With vaccines being deployed shortly, they suggest limited aid ― mostly to help small businesses.
There do seem to be several areas of potential agreement between Democrats and Republicans. They both support an increase of federal unemployment insurance and more funding for states ― they just disagree on how much extra money to provide.
“Both sides are going to have to compromise. The Democrats aren’t going to get what they want with their $2 trillion plan, and clearly, the so-called skinny plan that Leader McConnell put out is not nearly enough,” Sen. Mark Warner (D-Va.) said Monday during an interview on MSNBC.
Perhaps the biggest area of agreement between the two parties is that, if the other side would simply cave, then Congress could deliver another bill. That’s obviously little solace for the more than 12 million Americans who are currently unemployed, or the nearly half of Americans who have experienced food insecurity during the pandemic.
On the other hand, the biggest disagreement has been consistent for months: McConnell’s insistence on a near-total ban of coronavirus-related lawsuits.
“We tried to implement common-sense legal protections that universities and charities have been clamoring for,” McConnell said of his proposal. Blocking medical malpractice lawsuits has been a long-term Republican goal, and McConnell’s liability protections proposal would prohibit unrelated medical malpractice lawsuits if a health care provider says its activities were affected by the coronavirus.
Since spring, McConnell has warned of a coming ”epidemic of lawsuits” that would force businesses, nonprofits and schools to close their doors for fear of getting sued over catching coronavirus. Shielding organizations from that liability, McConnell has said, would be his top priority in any additional relief legislation.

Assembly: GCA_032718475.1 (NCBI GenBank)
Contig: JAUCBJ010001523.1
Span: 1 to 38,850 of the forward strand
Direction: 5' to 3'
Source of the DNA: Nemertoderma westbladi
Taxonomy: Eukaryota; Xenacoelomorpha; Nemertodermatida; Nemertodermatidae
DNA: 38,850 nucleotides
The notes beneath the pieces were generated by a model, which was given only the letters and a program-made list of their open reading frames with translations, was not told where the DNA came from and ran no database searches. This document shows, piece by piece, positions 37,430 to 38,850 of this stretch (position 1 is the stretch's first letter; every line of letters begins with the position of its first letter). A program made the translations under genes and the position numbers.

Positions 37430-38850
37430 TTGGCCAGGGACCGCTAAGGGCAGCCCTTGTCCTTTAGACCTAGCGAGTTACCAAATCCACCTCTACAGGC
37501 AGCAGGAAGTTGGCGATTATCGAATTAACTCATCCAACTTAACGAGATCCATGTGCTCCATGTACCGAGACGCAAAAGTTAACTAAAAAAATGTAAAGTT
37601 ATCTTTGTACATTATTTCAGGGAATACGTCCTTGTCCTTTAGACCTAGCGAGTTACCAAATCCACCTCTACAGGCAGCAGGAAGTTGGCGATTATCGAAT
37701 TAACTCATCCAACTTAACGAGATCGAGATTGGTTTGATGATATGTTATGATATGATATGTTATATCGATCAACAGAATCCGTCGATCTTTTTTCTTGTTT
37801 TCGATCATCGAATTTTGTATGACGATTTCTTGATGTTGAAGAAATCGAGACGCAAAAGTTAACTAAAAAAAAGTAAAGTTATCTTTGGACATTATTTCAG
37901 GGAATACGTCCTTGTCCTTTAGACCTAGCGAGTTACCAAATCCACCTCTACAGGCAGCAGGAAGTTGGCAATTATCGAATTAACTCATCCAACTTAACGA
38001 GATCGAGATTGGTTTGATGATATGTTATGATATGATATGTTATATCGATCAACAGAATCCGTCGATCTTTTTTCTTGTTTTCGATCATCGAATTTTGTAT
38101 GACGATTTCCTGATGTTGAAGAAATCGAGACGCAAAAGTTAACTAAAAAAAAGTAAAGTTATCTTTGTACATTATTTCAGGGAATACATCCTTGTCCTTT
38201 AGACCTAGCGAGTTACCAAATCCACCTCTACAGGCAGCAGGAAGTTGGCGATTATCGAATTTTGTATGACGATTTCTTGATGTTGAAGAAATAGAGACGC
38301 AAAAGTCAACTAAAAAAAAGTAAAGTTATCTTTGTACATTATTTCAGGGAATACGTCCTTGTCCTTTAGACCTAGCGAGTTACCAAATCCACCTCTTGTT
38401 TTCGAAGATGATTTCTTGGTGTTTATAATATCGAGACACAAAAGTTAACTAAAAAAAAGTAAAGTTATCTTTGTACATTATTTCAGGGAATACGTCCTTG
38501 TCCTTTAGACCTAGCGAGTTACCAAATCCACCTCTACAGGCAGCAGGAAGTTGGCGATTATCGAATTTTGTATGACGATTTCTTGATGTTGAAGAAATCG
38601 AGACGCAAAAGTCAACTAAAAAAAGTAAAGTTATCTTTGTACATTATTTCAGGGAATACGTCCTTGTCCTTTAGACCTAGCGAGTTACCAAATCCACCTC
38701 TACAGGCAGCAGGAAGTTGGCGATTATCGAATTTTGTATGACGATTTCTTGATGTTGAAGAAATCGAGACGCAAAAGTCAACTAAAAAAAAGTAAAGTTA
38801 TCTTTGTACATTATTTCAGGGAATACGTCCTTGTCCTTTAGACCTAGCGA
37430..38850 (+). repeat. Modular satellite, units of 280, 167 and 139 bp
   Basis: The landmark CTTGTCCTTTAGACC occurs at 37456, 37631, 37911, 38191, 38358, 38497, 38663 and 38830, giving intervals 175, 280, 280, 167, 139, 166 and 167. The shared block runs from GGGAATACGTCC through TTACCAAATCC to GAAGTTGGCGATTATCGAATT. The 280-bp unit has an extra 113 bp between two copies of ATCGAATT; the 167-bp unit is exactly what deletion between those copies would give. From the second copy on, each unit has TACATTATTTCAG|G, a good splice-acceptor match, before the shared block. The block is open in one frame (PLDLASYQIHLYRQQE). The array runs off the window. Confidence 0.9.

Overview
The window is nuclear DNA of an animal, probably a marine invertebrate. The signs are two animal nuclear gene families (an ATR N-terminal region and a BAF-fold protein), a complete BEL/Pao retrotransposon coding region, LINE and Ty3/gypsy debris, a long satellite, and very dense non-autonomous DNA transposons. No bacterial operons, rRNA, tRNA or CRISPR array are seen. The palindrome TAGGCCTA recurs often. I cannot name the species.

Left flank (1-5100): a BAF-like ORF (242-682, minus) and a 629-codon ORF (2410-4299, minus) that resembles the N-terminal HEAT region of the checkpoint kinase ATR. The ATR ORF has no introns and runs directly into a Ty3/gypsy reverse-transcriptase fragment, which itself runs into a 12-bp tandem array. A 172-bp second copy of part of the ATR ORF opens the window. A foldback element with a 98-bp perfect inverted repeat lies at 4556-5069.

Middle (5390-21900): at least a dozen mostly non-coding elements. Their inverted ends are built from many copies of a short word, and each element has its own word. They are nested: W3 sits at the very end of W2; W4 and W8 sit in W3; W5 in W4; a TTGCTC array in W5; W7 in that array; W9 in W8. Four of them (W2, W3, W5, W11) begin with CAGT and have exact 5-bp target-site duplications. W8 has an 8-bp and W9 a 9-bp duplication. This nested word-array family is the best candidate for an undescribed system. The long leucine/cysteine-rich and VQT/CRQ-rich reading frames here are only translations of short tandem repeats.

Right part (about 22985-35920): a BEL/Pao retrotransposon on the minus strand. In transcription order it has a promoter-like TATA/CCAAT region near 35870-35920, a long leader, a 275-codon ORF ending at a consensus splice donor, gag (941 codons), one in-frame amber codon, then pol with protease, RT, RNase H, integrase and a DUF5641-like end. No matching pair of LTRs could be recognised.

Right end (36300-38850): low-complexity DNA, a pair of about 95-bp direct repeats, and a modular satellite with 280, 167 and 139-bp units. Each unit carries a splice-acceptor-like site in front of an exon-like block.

“There’s an army of trial lawyers out there ready to take advantage of the situation,” McConnell said in July. “We cannot get back to normal if we have an epidemic of lawsuits.”
The lawsuit epidemic has so far failed to materialize. According to a database of coronavirus-related lawsuits maintained by the law firm Hunton Andrews Kurth, there has been a steady trickle of COVID-19 complaints, but no big wave. Of the more than 6,400 lawsuits so far, only a small fraction are the kind of personal injury complaints McConnell has warned about.
McConnell has signaled that he would still insist on the liability shield, however, which is a total nonstarter for Democrats.
Democrats don’t seem willing to substantially come down from the roughly $2 trillion they want in a coronavirus relief deal. And Republicans don’t seem willing to substantially come up from $500 billion plus a lawsuit ban, though the Trump White House was at one time floating a bill that would cost about $1.8 trillion.
The administration, however, has largely pulled away from negotiations, leaving Congress to sort out a deal on its own. And while Democrats are hopeful that a Joe Biden administration could somehow break the stalemate, there are no signs that a different president would suddenly make Republicans cave.
If anything, Republicans have signaled they would be even more opposed to new spending under a Democratic president than they would under President Donald Trump.
The No. 2 Senate Republican, John Thune of South Dakota, recently said that fiscal conservatism was in the Republican DNA.
“I think spending, entitlement reform, growth and the economy are all things that we’re going to have to be focused on next year, and, yeah, I would expect you’ll hear a lot more about that,” he said.